provision, the Authority issued its negotiability decision in Case No.
 O-NG-142, /4/ finding that the Union's proposal concerning disciplinary
 and adverse actions was negotiable.  Thereafter, although not within the
 period specified in section 7114(c)(3) of the Statute, /5/ the Agency
 head informed the Union that the provision was approved except for the
 above-quoted sentence, which was disapproved as not conforming with law,
 regulations or agency policy, with the following comment:
 
          Article XXIV, Section 1.  The last sentence must be modified to
       bring it into conformance with 38 U.S.C. 4110(a).  38 U.S.C. 4119
       is also cited.
 
    These provisions are set out below.  /6/
 
    It is undisputed that the Activity never gave effect to the cited
 sentence of Article XXIV, Section 1.  Both the Agency head's disapproval
 and the Activity's refusal to publish and make effective the disputed
 provision were based on the Agency head's conclusion that the provision
 conflicted with section 4110 of title 38 of the U.S. Code.  That
 contention had been raised by the activity in Veterans Administration,
 supra, and was specifically rejected by the Authority in that case.
 
    However, the Authority's decision in that case has since been set
 aside by the Court of Appeals for the Eighth Circuit.  The court held
 that the Veterans Administration was not required by the Statute to
 bargain about disciplinary and adverse action proposals insofar as those
 proposals related to disputes regarding alleged professional misconduct.
  The court reasoned that the Veterans Administration Law, and
 specifically 38 U.S.C. 4110, providing for peer disciplinary boards to
 determine professional misconduct, was intended to be the exclusive
 remedy for discipline, and was not superseded by the Statute's grievance
 and arbitration procedures.  /7/ Subsequently, on April 19, 1984, the
 Second Circuit reached the same conclusion on this issue.  In doing so,
 the Court added that if the Statute's enactment in 1978 impliedly ended
 the exclusivity of the Veterans Administration peer review board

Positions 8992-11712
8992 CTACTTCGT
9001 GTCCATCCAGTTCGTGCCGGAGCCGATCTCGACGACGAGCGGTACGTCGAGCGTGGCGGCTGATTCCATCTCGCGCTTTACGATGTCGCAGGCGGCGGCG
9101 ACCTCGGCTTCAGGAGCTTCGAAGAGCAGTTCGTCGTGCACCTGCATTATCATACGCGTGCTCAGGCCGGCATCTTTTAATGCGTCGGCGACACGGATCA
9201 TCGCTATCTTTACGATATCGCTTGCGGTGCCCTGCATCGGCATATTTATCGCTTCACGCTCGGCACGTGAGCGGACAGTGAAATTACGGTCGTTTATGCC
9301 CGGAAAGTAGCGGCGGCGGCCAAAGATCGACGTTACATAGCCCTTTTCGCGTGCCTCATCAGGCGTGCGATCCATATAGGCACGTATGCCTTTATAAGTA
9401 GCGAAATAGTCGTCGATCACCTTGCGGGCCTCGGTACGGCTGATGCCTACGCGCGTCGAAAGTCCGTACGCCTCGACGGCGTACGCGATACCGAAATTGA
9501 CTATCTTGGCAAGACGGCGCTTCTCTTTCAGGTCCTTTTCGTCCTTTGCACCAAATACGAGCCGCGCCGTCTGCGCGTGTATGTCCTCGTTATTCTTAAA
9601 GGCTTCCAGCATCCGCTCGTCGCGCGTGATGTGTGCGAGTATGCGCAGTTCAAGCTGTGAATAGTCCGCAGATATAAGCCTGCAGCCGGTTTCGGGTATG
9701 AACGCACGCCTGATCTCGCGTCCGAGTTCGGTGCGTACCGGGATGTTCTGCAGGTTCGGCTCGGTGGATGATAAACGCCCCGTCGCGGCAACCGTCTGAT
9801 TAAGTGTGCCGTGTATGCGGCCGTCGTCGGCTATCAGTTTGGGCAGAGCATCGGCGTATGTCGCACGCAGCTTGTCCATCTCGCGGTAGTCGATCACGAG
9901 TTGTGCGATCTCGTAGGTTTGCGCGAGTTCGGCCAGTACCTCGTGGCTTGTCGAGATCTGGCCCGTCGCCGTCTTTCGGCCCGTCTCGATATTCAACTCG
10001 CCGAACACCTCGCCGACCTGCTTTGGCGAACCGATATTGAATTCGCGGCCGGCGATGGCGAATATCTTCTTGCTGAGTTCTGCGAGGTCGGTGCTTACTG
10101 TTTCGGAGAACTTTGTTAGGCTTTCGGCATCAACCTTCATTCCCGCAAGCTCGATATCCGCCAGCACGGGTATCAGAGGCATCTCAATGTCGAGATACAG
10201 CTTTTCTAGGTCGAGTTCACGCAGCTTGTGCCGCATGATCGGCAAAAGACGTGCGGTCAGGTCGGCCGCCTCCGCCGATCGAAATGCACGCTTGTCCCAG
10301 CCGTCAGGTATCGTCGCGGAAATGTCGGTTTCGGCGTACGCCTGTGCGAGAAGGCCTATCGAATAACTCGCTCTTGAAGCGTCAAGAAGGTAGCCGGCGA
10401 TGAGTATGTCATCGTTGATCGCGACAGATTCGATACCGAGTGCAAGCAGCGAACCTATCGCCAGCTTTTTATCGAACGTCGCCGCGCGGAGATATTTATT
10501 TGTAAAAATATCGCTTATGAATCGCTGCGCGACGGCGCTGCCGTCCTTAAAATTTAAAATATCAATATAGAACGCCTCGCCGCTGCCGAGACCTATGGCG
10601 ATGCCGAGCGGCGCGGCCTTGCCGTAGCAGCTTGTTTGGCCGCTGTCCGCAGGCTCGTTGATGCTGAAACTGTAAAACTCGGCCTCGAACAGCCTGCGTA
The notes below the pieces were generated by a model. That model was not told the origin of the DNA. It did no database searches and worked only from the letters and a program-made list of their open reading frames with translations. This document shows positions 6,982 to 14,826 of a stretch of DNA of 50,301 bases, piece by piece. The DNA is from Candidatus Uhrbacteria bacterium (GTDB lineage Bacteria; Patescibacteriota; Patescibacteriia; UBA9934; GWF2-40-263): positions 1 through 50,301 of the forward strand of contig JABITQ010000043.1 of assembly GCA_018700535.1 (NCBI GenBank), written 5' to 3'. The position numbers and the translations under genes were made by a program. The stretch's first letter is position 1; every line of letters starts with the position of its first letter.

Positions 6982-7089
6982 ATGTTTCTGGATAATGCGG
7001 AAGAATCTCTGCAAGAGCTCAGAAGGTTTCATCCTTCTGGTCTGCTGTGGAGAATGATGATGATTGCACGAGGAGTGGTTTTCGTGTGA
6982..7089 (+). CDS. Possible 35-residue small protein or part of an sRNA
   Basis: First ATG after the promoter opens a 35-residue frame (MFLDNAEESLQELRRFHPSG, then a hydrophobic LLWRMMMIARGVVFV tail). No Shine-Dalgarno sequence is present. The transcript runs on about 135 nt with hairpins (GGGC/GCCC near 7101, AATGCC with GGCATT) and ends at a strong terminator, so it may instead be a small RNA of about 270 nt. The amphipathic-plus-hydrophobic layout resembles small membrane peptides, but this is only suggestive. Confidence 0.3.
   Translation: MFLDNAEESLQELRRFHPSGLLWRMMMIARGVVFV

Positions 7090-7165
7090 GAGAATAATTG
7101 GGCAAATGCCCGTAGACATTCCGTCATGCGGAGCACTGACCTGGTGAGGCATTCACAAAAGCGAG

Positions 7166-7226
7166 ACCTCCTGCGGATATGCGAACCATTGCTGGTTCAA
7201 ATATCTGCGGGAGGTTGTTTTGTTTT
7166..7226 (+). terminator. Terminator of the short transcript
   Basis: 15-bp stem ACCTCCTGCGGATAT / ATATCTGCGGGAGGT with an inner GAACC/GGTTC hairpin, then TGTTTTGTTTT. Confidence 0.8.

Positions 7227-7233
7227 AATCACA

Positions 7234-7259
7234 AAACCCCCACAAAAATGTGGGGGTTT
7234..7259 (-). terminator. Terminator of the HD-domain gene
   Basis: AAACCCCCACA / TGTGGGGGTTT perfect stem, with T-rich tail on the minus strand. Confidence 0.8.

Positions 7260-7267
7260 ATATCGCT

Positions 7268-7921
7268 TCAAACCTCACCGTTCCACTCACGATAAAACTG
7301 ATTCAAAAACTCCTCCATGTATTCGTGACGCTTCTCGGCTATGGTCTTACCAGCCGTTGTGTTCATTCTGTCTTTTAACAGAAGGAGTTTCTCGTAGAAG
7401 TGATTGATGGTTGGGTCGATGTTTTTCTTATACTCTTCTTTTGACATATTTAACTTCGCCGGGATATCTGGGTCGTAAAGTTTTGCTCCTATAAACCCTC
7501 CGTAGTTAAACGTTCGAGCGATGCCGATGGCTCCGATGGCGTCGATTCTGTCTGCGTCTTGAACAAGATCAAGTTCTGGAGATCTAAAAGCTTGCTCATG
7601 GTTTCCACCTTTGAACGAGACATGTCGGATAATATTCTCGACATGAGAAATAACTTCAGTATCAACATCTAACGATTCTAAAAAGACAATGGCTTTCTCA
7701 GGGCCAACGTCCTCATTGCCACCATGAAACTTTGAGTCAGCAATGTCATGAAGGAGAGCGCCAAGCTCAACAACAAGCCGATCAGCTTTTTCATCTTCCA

procedures set forth at 38 U.S.C. 4110, the 1980 enactment of 38 U.S.C.
 4119, which provided that a title 38 section can be overridden by an
 inconsistent title 5 section (including those of the Statute) only by
 specific reference in the text of the title 5 Statute, reaffirmed that
 exclusivity.  /8/
 
    The instant case requires the Authority to address once again the
 issue of whether the Veterans Administration was required by the Statute
 to bargain about disciplinary and adverse action proposals insofar as
 those proposals related to disputes regarding alleged professional
 misconduct, or whether such matters were within the exclusive purview of
 sections 4110(a) and 4119 of title 38 of the United States Code.  Based
 upon the rationale and conclusions of the courts of appeals as set forth
 above, the Authority now finds that the Respondent was under no
 obligation to bargain concerning disciplinary and adverse action
 proposals insofar as those proposals relate to disputes regarding
 alleged professional misconduct, as such matters are exclusively
 controlled by the above-cited sections of the Veterans Administration
 Law.  Since the provision at issue herein is not limited in any way, it
 conflicts with that law.  Thus, as the provision conflicts with "other
 applicable law," pursuant to section 7114(c)(3) of the Statute, the
 Respondent did not violate the Statute by failing to publish,
 effectuate, or abide by the disputed agreement.
 
    The Authority notes that the Agency head's disapproval of the
 disputed provision wa